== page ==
The obvious implication of such a statement (to me, at least) was that such a signing wouldn't have mattered in the slightest in the big picture. Similar comments are made when Lowe is criticized for allowing (Norris trophy candidate) Jan Hejda to walk away from the team as an unrestricted free agent, despite his willingness to sign.
Anyways, I would argue that all of those little decisions, for right or wrong, are very important. Case in point, Steve Staios- pictured above blocking a shot against the Red Wings. On July 12, 2001, the Oilers signed Staios to a three-year contract, after he was not extended a qualifying offer on his 525,000$ salary by the Atlanta Thrashers.
At the time, Staios was roving between defense and right wing, and was viewed as a tough guy with leadership (he'd been the Thrashers captain). Lowe had tried to acquire him at the draft, but Thrashers GM Don Waddell hadn't liked the offer, preferring to let him go for nothing. At the time, this signing really wasn't important.
Fast forward seven years. I personally will never forget Staios' gritty and determined performance in the 2006 Finals run. He's been a veteran, stabilizing presence on a blueline in need of it. He's certainly a core member of the team. And, it's important to remember, he came to the team in a signing that almost nobody noticed.
Think of the Curtis Glencross for Dick Tarnstrom trade earlier this year. I was fairly indifferent when I first heard of it, and as useful as Glencross looked, I didn't really think he'd have a major impact on the team. Now, his agent is pushing for a 2M/yr contract, after Glencross sparked Stortini and Brodziak into being one of the most dangerous 4th lines in the league down the stretch.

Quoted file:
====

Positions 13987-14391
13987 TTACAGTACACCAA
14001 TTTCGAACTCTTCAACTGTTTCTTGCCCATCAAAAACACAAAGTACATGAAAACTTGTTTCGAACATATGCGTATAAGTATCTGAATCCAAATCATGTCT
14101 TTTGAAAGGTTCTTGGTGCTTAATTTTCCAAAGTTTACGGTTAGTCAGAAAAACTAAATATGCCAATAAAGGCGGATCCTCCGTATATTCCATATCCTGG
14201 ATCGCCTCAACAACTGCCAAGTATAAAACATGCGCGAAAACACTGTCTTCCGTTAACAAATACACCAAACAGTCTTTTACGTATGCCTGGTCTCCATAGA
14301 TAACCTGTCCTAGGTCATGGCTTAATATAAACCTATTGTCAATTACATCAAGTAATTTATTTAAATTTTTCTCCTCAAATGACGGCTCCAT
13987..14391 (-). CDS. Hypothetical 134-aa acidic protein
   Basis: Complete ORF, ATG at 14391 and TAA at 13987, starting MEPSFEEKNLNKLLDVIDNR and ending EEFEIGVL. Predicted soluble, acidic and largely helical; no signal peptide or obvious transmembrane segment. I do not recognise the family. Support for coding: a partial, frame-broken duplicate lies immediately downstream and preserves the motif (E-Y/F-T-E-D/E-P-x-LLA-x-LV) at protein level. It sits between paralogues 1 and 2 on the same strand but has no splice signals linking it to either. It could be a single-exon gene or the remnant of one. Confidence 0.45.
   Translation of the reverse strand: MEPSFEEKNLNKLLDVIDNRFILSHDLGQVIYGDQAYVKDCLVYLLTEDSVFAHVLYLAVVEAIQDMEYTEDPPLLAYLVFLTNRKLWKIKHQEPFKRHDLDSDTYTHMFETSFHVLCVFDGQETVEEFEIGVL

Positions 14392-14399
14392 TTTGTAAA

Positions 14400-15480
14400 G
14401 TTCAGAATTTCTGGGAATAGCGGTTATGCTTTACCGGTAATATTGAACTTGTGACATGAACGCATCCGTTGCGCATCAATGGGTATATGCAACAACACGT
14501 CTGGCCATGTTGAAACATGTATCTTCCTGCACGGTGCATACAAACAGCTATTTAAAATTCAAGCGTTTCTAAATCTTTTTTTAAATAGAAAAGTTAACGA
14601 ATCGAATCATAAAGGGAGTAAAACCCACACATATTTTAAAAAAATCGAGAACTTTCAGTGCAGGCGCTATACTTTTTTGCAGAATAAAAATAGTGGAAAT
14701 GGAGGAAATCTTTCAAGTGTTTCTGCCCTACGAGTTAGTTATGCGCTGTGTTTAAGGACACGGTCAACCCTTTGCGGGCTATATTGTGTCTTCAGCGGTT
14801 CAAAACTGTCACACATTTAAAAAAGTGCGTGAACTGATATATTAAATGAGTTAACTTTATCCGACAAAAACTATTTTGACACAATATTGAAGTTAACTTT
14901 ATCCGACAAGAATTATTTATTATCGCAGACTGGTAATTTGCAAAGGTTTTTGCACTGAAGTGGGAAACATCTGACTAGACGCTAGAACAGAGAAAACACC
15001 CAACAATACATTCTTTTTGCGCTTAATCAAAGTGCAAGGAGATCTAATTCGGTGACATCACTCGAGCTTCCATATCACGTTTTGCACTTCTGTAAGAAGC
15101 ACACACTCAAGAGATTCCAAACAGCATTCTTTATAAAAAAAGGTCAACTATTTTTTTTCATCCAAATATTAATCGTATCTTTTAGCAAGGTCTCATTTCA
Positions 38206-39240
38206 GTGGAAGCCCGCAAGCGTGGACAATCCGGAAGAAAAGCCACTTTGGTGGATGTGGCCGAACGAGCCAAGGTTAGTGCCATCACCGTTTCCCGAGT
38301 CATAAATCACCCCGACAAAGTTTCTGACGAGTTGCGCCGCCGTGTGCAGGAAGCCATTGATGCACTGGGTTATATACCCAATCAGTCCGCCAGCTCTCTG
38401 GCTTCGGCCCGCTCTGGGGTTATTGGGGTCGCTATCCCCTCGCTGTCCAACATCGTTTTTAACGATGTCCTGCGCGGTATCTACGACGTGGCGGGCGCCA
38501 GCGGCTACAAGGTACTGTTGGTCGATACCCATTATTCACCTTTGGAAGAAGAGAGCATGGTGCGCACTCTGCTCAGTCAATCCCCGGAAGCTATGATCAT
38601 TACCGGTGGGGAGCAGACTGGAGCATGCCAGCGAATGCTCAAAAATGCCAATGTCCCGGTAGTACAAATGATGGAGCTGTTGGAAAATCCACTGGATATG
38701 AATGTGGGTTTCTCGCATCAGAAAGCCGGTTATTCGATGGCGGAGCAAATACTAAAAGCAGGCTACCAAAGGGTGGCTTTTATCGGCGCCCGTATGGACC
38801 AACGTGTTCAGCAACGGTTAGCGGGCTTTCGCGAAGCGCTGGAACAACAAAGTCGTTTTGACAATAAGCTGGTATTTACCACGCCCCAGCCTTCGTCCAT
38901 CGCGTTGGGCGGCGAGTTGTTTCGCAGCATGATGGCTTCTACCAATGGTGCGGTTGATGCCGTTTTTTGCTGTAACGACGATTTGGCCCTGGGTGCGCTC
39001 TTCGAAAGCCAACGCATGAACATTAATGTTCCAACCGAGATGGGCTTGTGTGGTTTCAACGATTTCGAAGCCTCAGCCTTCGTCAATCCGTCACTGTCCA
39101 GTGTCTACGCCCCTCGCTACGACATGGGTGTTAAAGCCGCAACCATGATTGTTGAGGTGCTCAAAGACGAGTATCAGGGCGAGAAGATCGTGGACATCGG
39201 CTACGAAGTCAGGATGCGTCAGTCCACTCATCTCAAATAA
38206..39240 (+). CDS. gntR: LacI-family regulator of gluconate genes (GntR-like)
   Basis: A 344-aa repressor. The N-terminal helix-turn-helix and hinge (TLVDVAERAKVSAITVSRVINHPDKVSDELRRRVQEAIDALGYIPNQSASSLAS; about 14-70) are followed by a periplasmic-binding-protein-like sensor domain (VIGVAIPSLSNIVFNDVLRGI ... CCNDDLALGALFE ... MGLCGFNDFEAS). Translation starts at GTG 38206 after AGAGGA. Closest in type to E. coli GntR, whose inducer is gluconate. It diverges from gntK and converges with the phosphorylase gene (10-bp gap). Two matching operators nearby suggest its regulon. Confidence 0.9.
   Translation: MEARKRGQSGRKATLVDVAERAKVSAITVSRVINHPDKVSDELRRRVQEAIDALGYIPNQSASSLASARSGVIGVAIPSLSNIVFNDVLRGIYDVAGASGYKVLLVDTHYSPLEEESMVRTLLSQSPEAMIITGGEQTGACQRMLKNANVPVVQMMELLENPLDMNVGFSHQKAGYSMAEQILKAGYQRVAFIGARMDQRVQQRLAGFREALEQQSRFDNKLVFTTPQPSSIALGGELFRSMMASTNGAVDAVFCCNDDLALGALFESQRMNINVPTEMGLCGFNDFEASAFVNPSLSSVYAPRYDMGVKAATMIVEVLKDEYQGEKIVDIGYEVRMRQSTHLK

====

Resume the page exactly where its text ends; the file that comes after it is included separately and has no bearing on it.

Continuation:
The list goes on. Tom Gilbert was a prospect acquired for imploding Tommy Salo 4 years ago. Patrick Thoreson was an unheralded undrafted UFA signing. Even Mathieu Garon wasn't expected to do much more than offer reliable backup goaltending.
Furthermore, when a team has obvious holes, say a lack of depth on RW, or a lack of veteran defensemen who can play against top opposition, signing a useful veteran with a good track record to fill the hole can have a huge impact on the team. Looking beyond Detroit's top line, how many players were brought in for a song and are playing significant roles? Cleary, Samuelsson, Draper, Lilja, Drake and McCarty at the very least.
All of the decisions made by GM's are important. Minor signings and trades can have a major impact on a roster, either when a player fills a needed hole, or when the player exceeds expectations. Those who pretend otherwise, those who think that every hole on the third or fourth line can be filled by a rookie, have little understanding of what it takes to win. Look at the rosters of contending teams. It shouldn't be a surprise that they generally have more than a couple of cagey, underrated veterans.